Things To Do

Lots to see and do.

Wet or dry, windy or calm, hot or cold, snow or heat wave, young, old or ancient few places in Scotland offer so much to do.

Have a look at the Tarbert website to see what's around and what's going on. Or read on to find out about Argyll and it's place in ancient Scottish history.

What's going on:

For all Tarbert Festivals, check out the new Tarbert Festivals website at:

Local History

The whole area to the north of Tarbert beyond the town of Lochgilphead surrounds the ancient kingdom of the Scoti at Dunedd.

You can discover the Gaelic Kingdom of Dál Riata and the royal centre of Dunadd - a stunningly beautiful hill fort where a footprint in the rock marks the inaugural spot where the Gaelic kings were symbolically married to the land they were to rule - a consort to the female nature spirit which the Gaels worshipped from pagan times. Dunadd hill fort, in Argyll, can lay claim to being the foundation stone of the Kingdom of the Scots. It was the royal centre of the kingdom of Dál Riata, whose kings became the Kings of Scotland and whose people, the Gaels, gave Scotland its name and Gaelic culture.

Dunadd is a spectacular site to visit and traces of its Dark Age splendour can still be found. It lay at the centre of the Dark Age Kingdom of Dál Riata, which stretched northwards to Ardnamurchen, west to northern Ireland and south to Arran and the Mull of Kintyre.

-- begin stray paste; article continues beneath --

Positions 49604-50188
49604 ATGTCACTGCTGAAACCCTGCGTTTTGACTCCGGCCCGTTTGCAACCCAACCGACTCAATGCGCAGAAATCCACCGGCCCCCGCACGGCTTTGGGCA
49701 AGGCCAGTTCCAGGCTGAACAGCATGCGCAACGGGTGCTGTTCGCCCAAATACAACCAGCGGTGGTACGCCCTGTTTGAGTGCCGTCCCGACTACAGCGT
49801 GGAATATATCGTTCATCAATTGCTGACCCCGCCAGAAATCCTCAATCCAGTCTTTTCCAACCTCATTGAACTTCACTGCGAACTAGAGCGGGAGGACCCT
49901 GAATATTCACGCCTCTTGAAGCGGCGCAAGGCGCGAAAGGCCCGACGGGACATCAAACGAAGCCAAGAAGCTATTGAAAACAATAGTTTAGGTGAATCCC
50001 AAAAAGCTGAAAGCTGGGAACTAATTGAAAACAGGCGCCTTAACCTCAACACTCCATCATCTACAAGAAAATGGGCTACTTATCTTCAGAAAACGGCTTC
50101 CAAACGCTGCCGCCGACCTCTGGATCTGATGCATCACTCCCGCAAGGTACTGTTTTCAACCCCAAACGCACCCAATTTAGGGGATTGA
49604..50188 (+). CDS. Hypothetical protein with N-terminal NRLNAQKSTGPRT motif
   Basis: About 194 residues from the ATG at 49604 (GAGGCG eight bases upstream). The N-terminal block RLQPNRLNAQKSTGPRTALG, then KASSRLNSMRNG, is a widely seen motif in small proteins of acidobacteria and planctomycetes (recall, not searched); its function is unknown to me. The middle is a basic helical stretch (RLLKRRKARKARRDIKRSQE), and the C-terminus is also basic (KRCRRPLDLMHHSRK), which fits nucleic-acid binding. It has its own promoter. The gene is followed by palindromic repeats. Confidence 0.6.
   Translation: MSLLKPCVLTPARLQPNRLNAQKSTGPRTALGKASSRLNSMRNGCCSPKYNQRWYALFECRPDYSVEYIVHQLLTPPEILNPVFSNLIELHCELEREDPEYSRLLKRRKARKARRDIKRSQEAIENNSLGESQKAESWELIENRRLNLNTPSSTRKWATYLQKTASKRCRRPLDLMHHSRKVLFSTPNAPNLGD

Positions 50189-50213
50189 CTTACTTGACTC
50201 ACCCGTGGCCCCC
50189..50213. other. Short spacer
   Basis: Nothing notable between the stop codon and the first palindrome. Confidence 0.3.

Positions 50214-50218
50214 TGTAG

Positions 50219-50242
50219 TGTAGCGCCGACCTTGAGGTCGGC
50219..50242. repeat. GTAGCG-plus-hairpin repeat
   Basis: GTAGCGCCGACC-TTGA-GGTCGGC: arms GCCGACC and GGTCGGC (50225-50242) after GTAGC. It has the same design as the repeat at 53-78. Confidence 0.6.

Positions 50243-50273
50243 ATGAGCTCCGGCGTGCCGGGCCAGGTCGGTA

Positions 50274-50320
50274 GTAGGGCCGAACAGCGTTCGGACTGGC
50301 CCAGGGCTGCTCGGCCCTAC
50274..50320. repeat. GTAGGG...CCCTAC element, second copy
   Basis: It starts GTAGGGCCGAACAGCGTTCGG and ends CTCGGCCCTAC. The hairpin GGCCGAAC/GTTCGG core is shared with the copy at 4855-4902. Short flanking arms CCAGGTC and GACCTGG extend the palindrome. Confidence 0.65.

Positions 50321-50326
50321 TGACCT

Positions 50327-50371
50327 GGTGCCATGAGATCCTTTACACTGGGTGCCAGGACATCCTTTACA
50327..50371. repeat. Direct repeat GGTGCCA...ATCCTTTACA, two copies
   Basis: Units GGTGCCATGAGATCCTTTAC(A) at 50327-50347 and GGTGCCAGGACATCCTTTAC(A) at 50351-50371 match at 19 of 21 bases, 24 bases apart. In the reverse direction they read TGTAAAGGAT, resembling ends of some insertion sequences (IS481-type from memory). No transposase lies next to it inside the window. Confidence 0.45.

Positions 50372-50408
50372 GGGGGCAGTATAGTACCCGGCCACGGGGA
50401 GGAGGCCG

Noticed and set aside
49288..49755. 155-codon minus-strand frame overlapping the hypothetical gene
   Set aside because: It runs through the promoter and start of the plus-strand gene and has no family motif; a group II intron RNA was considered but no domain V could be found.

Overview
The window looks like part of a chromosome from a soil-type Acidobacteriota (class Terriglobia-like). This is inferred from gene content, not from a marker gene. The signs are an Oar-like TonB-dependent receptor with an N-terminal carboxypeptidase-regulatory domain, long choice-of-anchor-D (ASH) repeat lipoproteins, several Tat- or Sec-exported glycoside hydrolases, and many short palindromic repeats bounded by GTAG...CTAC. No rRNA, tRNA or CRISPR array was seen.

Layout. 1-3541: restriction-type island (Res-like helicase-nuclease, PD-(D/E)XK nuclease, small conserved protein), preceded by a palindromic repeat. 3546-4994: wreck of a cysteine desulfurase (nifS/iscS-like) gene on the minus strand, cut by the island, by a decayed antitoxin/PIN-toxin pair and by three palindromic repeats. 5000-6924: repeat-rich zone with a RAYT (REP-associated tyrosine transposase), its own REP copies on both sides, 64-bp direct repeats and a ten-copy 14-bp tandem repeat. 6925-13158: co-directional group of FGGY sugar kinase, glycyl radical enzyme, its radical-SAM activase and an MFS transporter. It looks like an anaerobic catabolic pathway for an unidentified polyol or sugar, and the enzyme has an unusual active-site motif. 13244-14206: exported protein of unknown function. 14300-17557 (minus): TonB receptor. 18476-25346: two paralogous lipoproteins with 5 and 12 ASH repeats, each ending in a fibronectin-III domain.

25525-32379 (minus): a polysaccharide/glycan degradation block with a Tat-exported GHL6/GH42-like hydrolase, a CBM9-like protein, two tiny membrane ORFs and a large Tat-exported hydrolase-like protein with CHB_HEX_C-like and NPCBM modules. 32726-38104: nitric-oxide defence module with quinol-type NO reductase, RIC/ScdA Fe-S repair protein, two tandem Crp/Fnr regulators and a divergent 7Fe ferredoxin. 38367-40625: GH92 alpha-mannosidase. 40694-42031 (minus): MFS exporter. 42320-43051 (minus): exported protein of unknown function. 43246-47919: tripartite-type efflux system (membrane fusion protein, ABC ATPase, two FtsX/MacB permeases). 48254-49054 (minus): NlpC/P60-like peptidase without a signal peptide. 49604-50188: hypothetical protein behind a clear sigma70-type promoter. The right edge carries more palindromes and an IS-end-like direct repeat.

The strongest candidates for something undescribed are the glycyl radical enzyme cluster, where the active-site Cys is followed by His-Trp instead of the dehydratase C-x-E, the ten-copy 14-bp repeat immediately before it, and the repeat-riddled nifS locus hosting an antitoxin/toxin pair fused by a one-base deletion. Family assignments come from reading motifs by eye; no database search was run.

In its heyday Dunadd would have been an impressive sight, a single rock outcrop set in the flat bottom of the Kilmartin Valley. On its upper slopes Dunadd was surrounded by stone ramparts, the remains of which can still be seen, and entry was through a natural cleft in the rock sealed by wooden gates. Beyond the gate were houses and workshops for smelting iron and gold. An important trading centre, many goods flowed through it: gold from Ireland, wine from southern Europe, even rare minerals from the far east used by scribes to colour manuscripts.

Through a second set of ramparts lay Dunadd’s summit, possibly the site of the king’s mead house. Just below the summit, on an outcrop of rock, lies the inauguration stone of the Kings of Dál Riata. A footprint carved into the rock is the most striking and evocative symbol of Scottish Kingship. Here the king’s of Dál Riata, from Aedan to Kenneth MacAlpine, were inaugurated, their followers gathered below.

The inauguration stone of The Kings of Dal Riata is pictured below. The King would place his foot in the hole, symbolising his union with the land. The stone you see is not the original. The original was becoming so warn that in the late 1970s an exact copy was placed over the top to prevent further erosion.

Kingship brought expectations: that a new king would bring fertility, bountiful seasons and success in war. The ceremony was partly pagan: a symbolic marriage to the land, with the king’s bard reciting his genealogy back to his mythic ancestors; and part Christian: as the kings were blessed by the abbot of Iona.